“HE’S sorry and he didn’t mean to hurt anyone” – that was the message today from relatives of an elderly dementia sufferer who accidently sparked a 13th-floor flat blaze.
Edward Watson, 70, had to be rescued by firefighters after flames swept through his flat in Eglinton Tower, Monkwearmouth.
Tyne and Wear Fire and Rescue Service later confirmed that a discarded cigarette had sparked the fire on August 3.
Mr Watson’s daughter Deborah Wilson has now spoken of how the family were left devastated by comments made about her father, who has dementia and has suffered three strokes, which affected his walking and speech.
The grandfather of two has suffered a series of falls, uses a walking frame and was being visited by carers three times a day as he was unable to look after himself.
Mrs Wilson said: “I struggled to get him extra care and was told that the Government wants people to stay in their homes for as long as possible, even when they don’t know what they are doing and can’t take care of themselves any more.
“My dad was eventually on a waiting list for extra care, but sadly he waited too long.
“He did not mean to hurt anybody, he just didn’t know what he was doing.
“He would be devastated if he knew the stress he had brought to other residents.”
Terrified neighbours called 999 after windows on the top floor of the tower blew out due to the intense heat.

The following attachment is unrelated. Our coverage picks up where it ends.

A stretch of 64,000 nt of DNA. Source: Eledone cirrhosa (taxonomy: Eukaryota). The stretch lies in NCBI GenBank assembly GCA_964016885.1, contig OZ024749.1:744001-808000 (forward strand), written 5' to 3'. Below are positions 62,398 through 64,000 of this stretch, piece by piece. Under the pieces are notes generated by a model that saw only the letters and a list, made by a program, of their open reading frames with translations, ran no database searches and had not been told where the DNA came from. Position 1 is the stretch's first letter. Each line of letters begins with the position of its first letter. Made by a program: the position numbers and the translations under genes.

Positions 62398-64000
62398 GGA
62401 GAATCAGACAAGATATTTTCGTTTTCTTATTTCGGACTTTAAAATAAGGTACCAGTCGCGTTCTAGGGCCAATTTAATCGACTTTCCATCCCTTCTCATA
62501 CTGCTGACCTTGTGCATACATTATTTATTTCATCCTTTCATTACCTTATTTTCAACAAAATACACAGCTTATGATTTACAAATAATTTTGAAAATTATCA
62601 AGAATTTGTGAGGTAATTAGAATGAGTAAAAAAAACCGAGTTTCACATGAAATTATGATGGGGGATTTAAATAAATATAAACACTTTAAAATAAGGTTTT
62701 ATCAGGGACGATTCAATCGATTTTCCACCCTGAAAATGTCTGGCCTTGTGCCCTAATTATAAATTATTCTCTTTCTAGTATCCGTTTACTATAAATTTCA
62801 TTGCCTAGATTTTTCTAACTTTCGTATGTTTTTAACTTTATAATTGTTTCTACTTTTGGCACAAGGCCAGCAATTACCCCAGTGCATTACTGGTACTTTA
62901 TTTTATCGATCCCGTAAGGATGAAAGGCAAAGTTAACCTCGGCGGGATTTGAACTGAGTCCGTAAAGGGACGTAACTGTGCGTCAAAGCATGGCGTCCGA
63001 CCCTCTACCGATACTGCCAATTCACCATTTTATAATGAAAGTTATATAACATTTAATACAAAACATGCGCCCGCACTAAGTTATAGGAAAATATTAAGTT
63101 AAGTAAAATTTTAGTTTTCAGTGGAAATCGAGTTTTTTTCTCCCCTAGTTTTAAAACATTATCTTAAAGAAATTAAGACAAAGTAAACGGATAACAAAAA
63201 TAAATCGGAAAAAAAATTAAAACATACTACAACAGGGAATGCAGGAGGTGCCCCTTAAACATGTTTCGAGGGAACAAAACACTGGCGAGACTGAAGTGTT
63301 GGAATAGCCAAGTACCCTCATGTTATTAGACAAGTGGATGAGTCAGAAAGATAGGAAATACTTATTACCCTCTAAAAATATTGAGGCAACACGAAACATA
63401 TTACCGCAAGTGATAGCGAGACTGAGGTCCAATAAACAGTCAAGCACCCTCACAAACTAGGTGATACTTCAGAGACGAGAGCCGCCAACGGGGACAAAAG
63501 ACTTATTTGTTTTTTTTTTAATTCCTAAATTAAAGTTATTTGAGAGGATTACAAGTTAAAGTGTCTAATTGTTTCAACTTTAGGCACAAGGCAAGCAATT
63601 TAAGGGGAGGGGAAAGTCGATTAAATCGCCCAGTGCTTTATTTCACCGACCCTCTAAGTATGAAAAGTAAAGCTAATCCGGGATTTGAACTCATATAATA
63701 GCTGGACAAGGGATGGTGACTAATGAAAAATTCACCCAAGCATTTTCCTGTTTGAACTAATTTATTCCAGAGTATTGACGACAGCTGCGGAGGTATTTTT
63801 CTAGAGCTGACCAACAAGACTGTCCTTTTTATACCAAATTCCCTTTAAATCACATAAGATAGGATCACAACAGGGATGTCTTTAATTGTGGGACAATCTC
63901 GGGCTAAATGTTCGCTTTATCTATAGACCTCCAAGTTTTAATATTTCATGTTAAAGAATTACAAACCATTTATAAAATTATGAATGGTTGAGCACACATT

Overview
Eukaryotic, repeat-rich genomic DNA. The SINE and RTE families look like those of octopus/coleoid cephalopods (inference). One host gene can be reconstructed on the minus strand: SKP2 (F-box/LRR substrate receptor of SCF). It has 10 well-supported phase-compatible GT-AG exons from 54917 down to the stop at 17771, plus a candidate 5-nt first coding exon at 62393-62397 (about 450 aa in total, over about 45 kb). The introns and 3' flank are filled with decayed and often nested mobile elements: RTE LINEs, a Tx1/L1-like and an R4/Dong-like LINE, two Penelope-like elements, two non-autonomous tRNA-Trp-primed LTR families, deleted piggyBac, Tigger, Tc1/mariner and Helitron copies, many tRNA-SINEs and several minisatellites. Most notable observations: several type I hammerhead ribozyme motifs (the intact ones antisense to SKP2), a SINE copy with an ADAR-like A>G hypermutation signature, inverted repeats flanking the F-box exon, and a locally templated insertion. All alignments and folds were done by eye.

Firefighters found Mr Watson lying on the floor of his bedroom.
It is thought he may have not extinguished his cigarette properly in the living room, then went to lie on his bed.
After being carried to safety, the former electrician was rushed by ambulance to a specialist unit in Hull, where he was put in a chamber to remove potentially-fatal carbon monoxide from his lungs.
He was then transferred to Sunderland Royal Hospital, where he is still being cared for.
The flat, where Mrs Wilson’s grandparents once lived, was gutted by smoke and flames.
Mrs Wilson, 47, was looking at sheltered accommodation for her father in nearby Albany Court when she heard news of the fire.
The mother-of-two said: “The flat has been in the family for 45 years.
“My nana and grandad were the first residents and the family spent many happy times there with wonderful memories and never brought any trouble to any residents.
“It is very sad that it has ended up in flames. Dementia is a very sad illness and to see my dad now is so sad.
“He actually remembers the fire and was very frightened.
“We would like to apologise to the other residents about the fire, but it could have been avoided.
“The Government needs to have a rethink about vulnerable people on their own.”
Mrs Wilson said the family had tried to get her father to give up smoking and praised firefighters who rescued him.
“The family would like to thank the firemen from the bottom of their hearts.
“They do an amazing job and they have to risk their lives in situations that should never happen.”
She added: “The people at Gentoo have been very helpful.
“It is not their fault he waited so long as they have to go by the rules that the Government set.
“When we saw him he was black from head to foot and covered in soot.
“When he was coughing, you could hear it on his chest.
“Because he is very poorly anyway, the doctors don’t know how it would affect him.”